The web spider with an ogre face
Some species of spider can apparently snatch prey from the air at night without seeing it, and now we know how. An analysis of such a spider shows that it picks up the sound of flying insects with its legs before it throws a web-like web over the unsuspecting animal.
The ogre-faced web spider (Deinopis spinosa), native to the southern United States, parts of the Caribbean and South America, is a Jekyll and Hyde-like creature, says Ronald Hoy of Cornell University in New York. During the day it disguises itself as a stick, at night it turns into a secret hunter.
The spider dangles upside down from its simple web, dives forward and throws a pre-spun web held between its four forelegs over the prey that goes by below, says Jay Stafstrom, also in Cornell.
“We already know that they see the prey below them with their big eyes, because when we blinded them temporarily, they couldn’t catch anything below,” says Stafstrom.
Photo credit: Sam Whitehead
However, Stafstrom noted that the spiders could also perform backflips to catch insects flying overhead, although those insects were likely out of the spiders’ field of view. Stafstrom, Hoy, and their colleagues suspected that the spiders were using acoustic signals instead. In particular, they wondered if a little-known organ on spider legs, simply called “the metatarsal organ”, could detect sounds.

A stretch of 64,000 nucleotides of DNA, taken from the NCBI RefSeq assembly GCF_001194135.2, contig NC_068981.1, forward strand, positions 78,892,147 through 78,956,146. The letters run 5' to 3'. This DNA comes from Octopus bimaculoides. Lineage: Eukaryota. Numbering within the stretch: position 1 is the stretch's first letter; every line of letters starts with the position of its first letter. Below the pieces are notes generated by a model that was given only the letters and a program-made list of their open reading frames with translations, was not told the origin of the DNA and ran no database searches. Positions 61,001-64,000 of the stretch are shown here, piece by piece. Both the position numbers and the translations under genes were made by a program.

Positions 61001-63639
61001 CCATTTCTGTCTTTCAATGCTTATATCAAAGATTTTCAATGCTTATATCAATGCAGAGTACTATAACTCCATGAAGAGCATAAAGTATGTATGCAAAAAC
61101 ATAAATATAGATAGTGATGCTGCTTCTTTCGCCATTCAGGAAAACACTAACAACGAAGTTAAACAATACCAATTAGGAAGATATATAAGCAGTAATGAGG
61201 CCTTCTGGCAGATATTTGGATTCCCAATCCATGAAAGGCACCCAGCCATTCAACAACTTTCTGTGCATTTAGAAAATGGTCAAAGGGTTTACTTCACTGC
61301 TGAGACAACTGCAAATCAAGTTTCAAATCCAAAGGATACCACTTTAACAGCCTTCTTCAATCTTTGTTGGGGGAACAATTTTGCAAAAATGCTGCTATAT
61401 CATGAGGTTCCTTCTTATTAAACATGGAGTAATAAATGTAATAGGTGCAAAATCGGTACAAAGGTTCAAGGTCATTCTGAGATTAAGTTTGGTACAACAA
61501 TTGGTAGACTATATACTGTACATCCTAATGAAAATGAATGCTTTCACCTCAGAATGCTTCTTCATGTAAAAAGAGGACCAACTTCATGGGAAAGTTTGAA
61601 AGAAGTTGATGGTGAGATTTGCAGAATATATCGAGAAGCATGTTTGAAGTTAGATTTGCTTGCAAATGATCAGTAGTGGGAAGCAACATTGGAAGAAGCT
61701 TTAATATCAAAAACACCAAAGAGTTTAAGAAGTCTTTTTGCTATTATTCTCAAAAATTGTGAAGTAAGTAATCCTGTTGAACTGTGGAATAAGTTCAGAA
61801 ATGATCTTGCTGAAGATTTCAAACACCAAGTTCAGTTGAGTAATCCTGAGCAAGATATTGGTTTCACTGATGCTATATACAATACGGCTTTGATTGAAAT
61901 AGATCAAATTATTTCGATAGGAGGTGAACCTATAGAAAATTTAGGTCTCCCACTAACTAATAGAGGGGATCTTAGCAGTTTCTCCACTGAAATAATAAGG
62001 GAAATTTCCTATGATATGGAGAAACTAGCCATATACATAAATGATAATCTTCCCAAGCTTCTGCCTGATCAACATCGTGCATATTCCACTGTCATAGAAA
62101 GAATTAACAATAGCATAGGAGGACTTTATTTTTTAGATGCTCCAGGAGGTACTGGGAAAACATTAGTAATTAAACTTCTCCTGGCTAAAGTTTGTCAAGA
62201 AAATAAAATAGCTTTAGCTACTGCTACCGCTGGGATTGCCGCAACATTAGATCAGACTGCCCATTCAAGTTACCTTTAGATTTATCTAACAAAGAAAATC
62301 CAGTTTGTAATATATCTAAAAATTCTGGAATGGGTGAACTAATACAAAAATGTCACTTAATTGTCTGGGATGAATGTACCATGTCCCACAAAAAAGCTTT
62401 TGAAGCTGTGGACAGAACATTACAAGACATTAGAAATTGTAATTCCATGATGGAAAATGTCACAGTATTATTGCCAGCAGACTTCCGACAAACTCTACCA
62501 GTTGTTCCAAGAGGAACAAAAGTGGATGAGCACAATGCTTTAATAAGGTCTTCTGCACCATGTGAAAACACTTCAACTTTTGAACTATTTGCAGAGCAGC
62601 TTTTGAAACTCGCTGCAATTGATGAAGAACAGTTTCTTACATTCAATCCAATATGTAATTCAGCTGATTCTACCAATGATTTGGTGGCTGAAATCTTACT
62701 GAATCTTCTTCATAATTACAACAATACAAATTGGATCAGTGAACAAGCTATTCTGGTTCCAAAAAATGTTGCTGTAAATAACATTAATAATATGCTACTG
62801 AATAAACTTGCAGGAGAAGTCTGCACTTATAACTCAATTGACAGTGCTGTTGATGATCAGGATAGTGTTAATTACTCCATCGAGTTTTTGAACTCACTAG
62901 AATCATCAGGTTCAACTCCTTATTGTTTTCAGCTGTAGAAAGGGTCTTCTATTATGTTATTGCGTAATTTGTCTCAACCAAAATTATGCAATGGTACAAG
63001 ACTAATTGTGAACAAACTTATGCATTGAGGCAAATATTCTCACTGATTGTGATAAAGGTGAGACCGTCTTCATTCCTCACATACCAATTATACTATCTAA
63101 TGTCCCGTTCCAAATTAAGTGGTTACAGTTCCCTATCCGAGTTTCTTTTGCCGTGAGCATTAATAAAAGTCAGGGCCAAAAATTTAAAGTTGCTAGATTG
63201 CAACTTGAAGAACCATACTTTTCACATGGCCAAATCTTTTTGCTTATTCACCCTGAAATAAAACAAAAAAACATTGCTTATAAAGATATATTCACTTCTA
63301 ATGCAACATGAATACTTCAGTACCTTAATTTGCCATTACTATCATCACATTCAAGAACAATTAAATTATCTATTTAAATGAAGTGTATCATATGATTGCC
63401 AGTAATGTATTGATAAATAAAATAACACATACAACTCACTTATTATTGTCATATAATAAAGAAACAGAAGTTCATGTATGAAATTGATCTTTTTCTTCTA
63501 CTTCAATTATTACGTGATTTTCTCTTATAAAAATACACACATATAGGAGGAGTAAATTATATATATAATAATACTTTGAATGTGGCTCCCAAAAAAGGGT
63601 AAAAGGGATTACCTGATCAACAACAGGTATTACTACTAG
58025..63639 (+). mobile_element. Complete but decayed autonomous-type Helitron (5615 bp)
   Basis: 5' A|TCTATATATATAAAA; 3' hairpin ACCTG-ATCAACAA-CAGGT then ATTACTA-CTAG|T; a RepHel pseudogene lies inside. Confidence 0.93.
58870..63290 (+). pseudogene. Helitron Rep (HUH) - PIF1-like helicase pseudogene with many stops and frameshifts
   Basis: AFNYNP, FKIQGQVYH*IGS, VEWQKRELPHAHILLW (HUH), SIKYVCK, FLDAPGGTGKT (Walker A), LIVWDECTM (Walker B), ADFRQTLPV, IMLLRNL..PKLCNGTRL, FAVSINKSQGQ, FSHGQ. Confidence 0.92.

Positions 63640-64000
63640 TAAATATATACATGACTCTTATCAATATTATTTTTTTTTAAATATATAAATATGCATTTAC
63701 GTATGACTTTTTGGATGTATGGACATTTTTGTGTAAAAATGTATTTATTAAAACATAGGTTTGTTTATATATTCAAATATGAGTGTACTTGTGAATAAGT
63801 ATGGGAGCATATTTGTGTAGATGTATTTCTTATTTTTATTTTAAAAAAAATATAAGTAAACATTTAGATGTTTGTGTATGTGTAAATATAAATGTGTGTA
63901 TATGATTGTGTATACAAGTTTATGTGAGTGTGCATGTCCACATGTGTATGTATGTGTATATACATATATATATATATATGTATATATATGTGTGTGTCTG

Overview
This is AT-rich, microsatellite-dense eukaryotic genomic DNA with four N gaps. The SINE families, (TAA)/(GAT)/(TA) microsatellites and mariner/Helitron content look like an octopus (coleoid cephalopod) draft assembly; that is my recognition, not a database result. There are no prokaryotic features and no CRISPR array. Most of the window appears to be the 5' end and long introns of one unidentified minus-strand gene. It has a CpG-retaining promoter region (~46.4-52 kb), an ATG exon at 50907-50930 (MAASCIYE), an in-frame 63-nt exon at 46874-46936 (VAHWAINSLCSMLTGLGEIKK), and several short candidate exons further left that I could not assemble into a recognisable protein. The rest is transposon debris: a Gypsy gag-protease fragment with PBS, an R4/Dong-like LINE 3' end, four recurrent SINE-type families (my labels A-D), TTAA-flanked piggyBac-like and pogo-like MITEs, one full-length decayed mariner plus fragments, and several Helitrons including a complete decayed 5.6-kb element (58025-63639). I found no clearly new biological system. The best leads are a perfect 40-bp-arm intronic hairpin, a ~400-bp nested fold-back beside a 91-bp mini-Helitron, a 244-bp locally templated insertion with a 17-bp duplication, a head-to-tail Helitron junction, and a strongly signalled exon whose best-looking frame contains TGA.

The researchers tested the animals’ reactions to recorded sounds that resemble flying insects. Then they tested isolated spider legs for nerve reactions to these noises alone. They found that the spiders were turning backwards to cast their webs when they heard recordings that resembled flying insect sounds, and their isolated legs exhibited nerve responses over a wide range of frequencies from 100 to 10,000 hertz.
“People always wonder if there are any aliens somewhere, but these spiders are just one example of the many aliens that already live among us,” says Hoy.
With bodies up to 25 millimeters in length, cast net spiders are relatively harmless to humans. “I was only bitten once,” says Stafstrom, who collects hundreds for his experiments before releasing most of them back into the wild. “It was in my hand for 10 minutes before it finally bit, and the bite only itched for a few minutes,” he says, adding that he hadn’t noticed any superpowers from the bite … until now.
Journal reference: Current Biology, DOI: 10.1016 / j.cub.2020.09.048
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